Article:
Proximal operator or mapping
What do you need to know to understand this topic?
Sections
What is the proximal operator?
The proximal operator is used to make an approximation to a value, while making a compromise between the accuracy of the approximation and a cost associated to the new value. Say we have the following minimization problem:
$$\underset{\mathbf{u}}{\min } \frac{1}{2}\left\Vert \mathbf{u}  \mathbf{x}\right\Vert _2^2.$$
It is clear that the best approximation to $\mathbf{x}$ is the $\mathbf{x}$ itself ($\mathbf{u} = \mathbf{x}$). Now we add a cost to the choice we make of $\mathbf{u}$:
$$\textrm{prox}_h(\mathbf{x}) = \underset{\mathbf{u}}{\textrm{argmin }} \frac{1}{2}\left\Vert \mathbf{u}  \mathbf{x}\right\Vert _2^2 + h(\mathbf{u}).$$
Now the best approximation depends how costly it is to choose $\mathbf{u} = \mathbf{x}$, given $h(\mathbf{u})$, and a compromise must be made. The first example is the case that $h(\mathbf{u}) = 0$. The proximal operator $\textrm{prox}_h(\mathbf{x})$ is the analytic solution to the previous minimization problem.
Examples

Consider $h(\mathbf{u}) = \lambda \left\Vert \mathbf{u} \right\Vert_1$.
The minimization function is
$$\frac{1}{2}\left\Vert\mathbf{u}  \mathbf{x}\right\Vert _2^2 + \lambda \left\Vert \mathbf{u} \right\Vert_1$$
To find the minimum we must solve for the root of the gradient of this function. You may note that both terms are separable in $\mathbf{u}$ and thus we can minimize each element of $\mathbf{u}$ individually. This simplifies the expression to:
$$\frac{1}{2} (u_i  x_i)^2 + \lambda u_i, \forall i$$
To find the derivative of $u_i$, we have two situations: either $u_i \gt 0$ or $u_i \lt 0$. For $u_i \gt 0$, the derivative is:
$$u_i  x_i + \lambda = 0$$
$$u_i = x_i  \lambda.$$
Since $u_i \gt 0$, this is only valid for $x_i \gt \lambda$. The same logic applies for $u_i \lt 0$, with which we get:
$$u_i = x_i + \lambda.$$
and it is only valid for $x_i \lt \lambda$. For $\lambda \lt x_i \lt \lambda$, $u_i = 0$ to make the derivative somewhere between $\lambda$ and $\lambda$. Summing all up:
$$u_{i}=\begin{cases} x_{i}\lambda & x_{i}>\lambda\\
x_{i}+\lambda & x_{i} \lt \lambda\\
0 & \lambda \le x_{i} \le \lambda\end{cases}$$
This is equivalent to the expression:
$$u_i = \textrm{prox}_h(x_i) = \max(x_i  \lambda, 0) \textrm{sign}(x_i) $$
This particular case of the proximal operator is known as the shrinkage operator and is used in iterative soft thresholding (IST) algorithms.

Consider $h(\mathbf{u}) = \lambda \left\Vert \Sigma\mathbf{u} \right\Vert_1$, where $\Sigma$ is a diagonal matrix with elements $\sigma_i$.
The minimization function is
$$\frac{1}{2}\left\Vert\mathbf{u}  \mathbf{x}\right\Vert _2^2 + \lambda \left\Vert \Sigma \mathbf{u} \right\Vert_1$$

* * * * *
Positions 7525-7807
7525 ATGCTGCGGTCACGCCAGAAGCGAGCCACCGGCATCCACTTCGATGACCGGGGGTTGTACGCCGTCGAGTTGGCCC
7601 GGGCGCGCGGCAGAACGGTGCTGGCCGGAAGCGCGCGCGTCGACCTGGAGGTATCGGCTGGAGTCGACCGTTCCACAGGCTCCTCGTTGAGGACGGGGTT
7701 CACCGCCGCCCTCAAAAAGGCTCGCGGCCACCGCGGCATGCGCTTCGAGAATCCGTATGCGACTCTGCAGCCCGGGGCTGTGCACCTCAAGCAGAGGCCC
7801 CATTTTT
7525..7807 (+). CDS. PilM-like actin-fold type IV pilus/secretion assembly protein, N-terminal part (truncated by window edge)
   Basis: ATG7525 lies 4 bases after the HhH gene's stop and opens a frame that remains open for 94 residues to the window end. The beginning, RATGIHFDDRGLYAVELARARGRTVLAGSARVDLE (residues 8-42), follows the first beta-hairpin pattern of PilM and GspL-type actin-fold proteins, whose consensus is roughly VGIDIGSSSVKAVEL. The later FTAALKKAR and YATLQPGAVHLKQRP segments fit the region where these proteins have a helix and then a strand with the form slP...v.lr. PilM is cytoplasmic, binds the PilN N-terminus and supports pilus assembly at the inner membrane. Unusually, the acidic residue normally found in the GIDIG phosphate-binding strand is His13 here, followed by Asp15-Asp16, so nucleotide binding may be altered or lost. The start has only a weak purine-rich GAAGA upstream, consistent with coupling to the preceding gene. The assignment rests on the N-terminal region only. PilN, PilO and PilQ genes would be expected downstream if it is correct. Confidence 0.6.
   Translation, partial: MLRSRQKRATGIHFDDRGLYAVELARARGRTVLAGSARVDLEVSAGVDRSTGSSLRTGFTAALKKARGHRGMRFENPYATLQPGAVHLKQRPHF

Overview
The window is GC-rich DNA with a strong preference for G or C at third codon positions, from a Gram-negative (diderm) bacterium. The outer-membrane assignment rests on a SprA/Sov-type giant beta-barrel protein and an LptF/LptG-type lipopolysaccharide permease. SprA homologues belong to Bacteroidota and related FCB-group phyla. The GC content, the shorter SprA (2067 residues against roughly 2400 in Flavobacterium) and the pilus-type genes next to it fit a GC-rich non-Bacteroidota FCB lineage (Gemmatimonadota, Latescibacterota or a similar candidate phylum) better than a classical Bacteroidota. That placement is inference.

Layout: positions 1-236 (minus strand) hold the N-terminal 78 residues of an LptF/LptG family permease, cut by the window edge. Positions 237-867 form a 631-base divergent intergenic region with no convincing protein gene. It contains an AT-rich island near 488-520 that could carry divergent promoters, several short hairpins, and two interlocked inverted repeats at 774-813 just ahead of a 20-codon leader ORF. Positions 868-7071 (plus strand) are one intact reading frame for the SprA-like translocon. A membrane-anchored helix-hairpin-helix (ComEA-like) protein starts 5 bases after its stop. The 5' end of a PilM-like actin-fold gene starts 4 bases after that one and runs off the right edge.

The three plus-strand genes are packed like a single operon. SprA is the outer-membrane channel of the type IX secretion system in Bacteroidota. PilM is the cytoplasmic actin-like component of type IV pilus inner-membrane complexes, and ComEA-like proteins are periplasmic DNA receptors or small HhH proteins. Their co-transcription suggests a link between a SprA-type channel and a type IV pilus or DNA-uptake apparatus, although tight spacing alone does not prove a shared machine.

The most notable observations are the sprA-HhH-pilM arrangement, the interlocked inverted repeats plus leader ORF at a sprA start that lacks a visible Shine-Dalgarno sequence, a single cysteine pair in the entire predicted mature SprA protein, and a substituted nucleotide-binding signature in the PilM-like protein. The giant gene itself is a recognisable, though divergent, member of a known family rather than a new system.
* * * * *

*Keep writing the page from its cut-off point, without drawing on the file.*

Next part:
To find the minimum we must solve for the root of the gradient of this function. Since the matrix $\Sigma$ is diagonal, the terms are separable in $\Sigma \mathbf{u}$ and thus we can minimize each element of $\mathbf{u}$ individually. This simplifies the expression to:
$$\frac{1}{2} (u_i  x_i)^2 + \lambda \sigma_iu_i, \forall i$$
To find the derivative of $u_i$, we have two situations: either $u_i \gt 0$ or $u_i \lt 0$. For $u_i \gt 0$, the derivative is:
$$u_i  x_i + \lambda \sigma_i= 0$$
$$u_i = x_i  \lambda \sigma_i.$$
Since $u_i \gt 0$, this is only valid for $x_i \gt \lambda \sigma_i$. The same logic applies for $u_i \lt 0$, with which we get:
$$u_i = x_i + \lambda \sigma_i.$$
and it is only valid for $x_i \lt \lambda \sigma_i$. For $\lambda \sigma_i \lt x_i \lt \lambda \sigma_i$, $u_i = 0$ to make the derivative somewhere between $\lambda \sigma_i$ and $\lambda \sigma_i$. Summing all up:
$$u_{i}=\begin{cases} x_{i}\lambda \sigma_i & x_{i}>\lambda \sigma_i\\
x_{i}+\lambda\sigma_i & x_{i} \lt \lambda\sigma_i\\
0 & \lambda\sigma_i \le x_{i} \le \lambda\sigma_i \end{cases}$$
This is equivalent to the expression:
$$u_i = \textrm{prox}_h(x_i) = \max(x_i  \lambda \sigma_i, 0) \textrm{sign}(x_i) $$
This expression may be useful when you want to give different costs to each element of $\mathbf{x}$.

Consider $h(\mathbf{u}) = I_C(\mathbf{u})$, where:
$$I_C(\mathbf{u}) = \begin{cases} 0 & \mathbf{u} \in C\\
+\infty & \mathbf{u} \notin C\end{cases}$$
It is easy to see that if $\mathbf{u}$ does not belong to a certain set C, the cost is infinite and therefore not an option. We can convert this cost function into the proximal operator:
$$\textrm{prox}_h(\mathbf{x}) = \underset{\mathbf{u}}{\textrm{argmin }} \frac{1}{2}\left\Vert \mathbf{u}  \mathbf{x}\right\Vert _2^2, \mathbf{u} \in C$$
The closer $\mathbf{u}$ to $\mathbf{x}$ belonging to the set C is just the projection of $\mathbf{x}$ in the set C.

Consider $h(\mathbf{u}) = I_{\left\Vert \mathbf{u} \right\Vert_\infty \le \lambda}(\mathbf{u})$, where.
$$I_{\left\Vert \mathbf{u} \right\Vert_\infty \le \lambda}(\mathbf{u}) = \begin{cases} 0 & \left\Vert\mathbf{u}\right\Vert_\infty = \max(\mathbf{u}) \le \lambda\\ +\infty & \textrm{otherwise}\end{cases}$$
and $\max(\mathbf{u})$ is the biggest element in $\mathbf{u}$.
This constraint assures that the largest element of the approximation $\mathbf{u}$ is lower than $\lambda$, otherwise the cost is infinite. The proximal operator for this constraint is:
$$\mathbf{u} = \textrm{prox}_h(\mathbf{x}) = \min\left(1, \frac{\lambda}{x_i}\right) x_i, x_i = \textrm{each element in }\mathbf{x}$$
Intuitively, the proximal operator leaves any element below $\lambda$ unchanged ($\lambda / x_i \gt 1$) and any element above $\lambda$ is shrunk to $\lambda$.
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